David Bourget (Western Ontario)
David Chalmers (ANU, NYU)
Rafael De Clercq
Jack Alan Reynolds
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Neuroethics 3 (1):89-94 (2010)
Neuroscience, together with a broadened concept of “mind” has instigated pragmatic and ethical concerns about the experience and treatment of pain. If pain medicine is to be authentic, it requires knowledge of the brain-mind, pain, and the relative and appropriate “goodness” of potential interventions that can and/or should be provided. This speaks to the need for an ethics that reflects and is relevant to the contemporary neuroscience of pain, acknowledgment and appreciation of the sentient being in pain, effects of environment and value(s), and the nature of healing. It may be that neuroethics provides this viable meta-ethic for pain care. This essay describes how an integrative neuroethics of pain care allows, if not obligates, alignment of facts, values, and moral attitudes as a continuing process of re-investigation, analysis, and revision of what we know (and don’t know) about brains, minds, selves, and how we regard and treat the painient.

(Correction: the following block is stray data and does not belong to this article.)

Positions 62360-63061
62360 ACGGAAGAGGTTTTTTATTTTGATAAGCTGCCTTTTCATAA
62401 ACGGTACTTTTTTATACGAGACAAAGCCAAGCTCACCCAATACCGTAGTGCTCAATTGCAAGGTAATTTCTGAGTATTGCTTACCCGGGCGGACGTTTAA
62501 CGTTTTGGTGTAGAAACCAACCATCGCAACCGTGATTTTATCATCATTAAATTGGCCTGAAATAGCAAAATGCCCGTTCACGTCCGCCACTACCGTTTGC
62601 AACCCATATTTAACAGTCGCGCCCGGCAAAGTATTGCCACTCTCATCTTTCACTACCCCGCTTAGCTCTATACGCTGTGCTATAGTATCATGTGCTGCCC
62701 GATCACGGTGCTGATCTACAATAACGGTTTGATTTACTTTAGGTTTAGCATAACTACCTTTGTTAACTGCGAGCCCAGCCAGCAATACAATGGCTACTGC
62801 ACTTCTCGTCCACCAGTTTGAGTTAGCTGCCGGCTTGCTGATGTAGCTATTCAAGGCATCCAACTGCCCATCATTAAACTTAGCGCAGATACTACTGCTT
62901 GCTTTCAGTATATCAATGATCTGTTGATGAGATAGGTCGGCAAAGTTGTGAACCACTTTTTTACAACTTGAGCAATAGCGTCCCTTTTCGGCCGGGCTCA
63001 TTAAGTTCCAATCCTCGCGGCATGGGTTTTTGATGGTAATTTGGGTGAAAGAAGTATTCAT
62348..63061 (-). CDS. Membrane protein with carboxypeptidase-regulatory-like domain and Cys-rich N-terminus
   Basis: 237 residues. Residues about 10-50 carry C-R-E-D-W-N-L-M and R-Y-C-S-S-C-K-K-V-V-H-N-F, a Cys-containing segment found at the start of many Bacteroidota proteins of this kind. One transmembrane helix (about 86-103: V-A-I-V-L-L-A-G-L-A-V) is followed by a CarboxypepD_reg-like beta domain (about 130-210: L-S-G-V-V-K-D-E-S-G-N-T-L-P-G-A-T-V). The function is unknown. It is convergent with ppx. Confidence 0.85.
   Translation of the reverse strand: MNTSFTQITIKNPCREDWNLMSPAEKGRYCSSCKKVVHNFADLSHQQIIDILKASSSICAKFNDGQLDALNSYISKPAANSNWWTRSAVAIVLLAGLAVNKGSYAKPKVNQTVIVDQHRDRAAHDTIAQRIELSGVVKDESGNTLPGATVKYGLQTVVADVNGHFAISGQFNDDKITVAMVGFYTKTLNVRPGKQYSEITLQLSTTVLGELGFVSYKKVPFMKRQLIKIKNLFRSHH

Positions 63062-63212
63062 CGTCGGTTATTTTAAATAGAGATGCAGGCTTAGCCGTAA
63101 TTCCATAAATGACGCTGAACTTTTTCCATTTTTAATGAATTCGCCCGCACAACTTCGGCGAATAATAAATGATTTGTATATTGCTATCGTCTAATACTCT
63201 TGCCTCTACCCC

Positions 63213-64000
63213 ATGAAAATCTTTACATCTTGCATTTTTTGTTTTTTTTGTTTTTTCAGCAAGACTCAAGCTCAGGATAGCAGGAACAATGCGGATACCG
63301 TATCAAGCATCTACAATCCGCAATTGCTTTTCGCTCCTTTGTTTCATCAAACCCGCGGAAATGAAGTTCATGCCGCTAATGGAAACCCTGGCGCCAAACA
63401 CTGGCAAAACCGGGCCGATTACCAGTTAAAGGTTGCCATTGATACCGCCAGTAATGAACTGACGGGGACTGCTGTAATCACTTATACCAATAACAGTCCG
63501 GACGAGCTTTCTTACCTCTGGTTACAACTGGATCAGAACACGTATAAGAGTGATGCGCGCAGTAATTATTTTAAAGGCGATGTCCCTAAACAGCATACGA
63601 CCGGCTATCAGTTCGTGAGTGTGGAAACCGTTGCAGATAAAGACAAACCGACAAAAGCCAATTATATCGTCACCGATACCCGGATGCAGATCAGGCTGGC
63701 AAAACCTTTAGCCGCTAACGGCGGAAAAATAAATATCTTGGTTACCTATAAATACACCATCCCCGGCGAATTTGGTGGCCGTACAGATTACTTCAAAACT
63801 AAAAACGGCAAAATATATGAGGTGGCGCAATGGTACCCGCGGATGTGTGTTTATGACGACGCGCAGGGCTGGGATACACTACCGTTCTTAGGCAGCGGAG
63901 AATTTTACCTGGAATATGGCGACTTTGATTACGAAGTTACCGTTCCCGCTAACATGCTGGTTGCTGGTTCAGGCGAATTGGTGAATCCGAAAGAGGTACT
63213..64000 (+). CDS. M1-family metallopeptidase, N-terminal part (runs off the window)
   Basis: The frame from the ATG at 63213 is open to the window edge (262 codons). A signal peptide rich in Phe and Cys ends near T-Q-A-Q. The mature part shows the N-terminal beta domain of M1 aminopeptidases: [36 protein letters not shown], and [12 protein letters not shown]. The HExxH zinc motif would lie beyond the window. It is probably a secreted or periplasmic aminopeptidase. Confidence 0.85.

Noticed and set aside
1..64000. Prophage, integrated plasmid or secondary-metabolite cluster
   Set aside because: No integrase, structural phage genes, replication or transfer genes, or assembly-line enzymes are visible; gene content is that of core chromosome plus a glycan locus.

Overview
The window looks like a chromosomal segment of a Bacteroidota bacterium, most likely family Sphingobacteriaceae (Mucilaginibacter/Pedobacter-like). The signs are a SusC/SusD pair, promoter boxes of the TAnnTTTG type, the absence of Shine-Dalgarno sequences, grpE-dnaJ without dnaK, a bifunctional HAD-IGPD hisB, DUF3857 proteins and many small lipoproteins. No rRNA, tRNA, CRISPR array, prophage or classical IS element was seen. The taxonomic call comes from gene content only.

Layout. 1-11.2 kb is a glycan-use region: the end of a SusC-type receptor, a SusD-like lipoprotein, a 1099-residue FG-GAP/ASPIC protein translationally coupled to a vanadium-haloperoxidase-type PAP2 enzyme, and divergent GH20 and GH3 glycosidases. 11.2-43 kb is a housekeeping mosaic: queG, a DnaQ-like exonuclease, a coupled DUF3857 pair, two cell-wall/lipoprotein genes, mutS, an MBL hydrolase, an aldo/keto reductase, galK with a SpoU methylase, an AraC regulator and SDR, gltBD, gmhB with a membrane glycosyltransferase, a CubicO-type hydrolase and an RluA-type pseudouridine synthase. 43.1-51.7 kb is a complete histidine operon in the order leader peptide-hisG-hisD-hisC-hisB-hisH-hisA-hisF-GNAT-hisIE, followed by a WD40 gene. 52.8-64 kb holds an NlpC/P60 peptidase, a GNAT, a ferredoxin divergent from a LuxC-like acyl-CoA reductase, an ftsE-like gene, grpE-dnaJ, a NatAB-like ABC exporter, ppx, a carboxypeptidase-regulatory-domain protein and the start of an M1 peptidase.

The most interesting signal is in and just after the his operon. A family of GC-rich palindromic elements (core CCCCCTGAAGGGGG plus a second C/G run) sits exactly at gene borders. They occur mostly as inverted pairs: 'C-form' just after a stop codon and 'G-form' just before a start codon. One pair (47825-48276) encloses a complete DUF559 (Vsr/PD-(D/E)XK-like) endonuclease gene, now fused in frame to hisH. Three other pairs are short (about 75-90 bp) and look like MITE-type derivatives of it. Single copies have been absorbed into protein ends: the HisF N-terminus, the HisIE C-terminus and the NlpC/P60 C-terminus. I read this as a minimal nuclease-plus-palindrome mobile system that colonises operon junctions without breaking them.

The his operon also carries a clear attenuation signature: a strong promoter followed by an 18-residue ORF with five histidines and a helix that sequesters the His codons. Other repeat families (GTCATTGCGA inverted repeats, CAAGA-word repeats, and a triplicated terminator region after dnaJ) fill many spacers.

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References found in this work BETA
Julian Baggini (2007). The Ethics Toolkit: A Compendium of Ethical Concepts and Methods. Blackwell Pub..
M. R. Bennett (2003). Philosophical Foundations of Neuroscience. Blackwell Pub..
Francis Fukuyama (2002). [Book Review] Our Posthuman Future, Consequences of the Biotechnological Revolution. [REVIEW] Hastings Center Report 32 (6):39-40.
Bert Gordijn (2005). Nanoethics: From Utopian Dreams and Apocalyptic Nightmares Towards a More Balanced View. Science and Engineering Ethics 11 (4):521-533.
Jean Grondin (1995). Sources of Hermeneutics. State University of New York Press.
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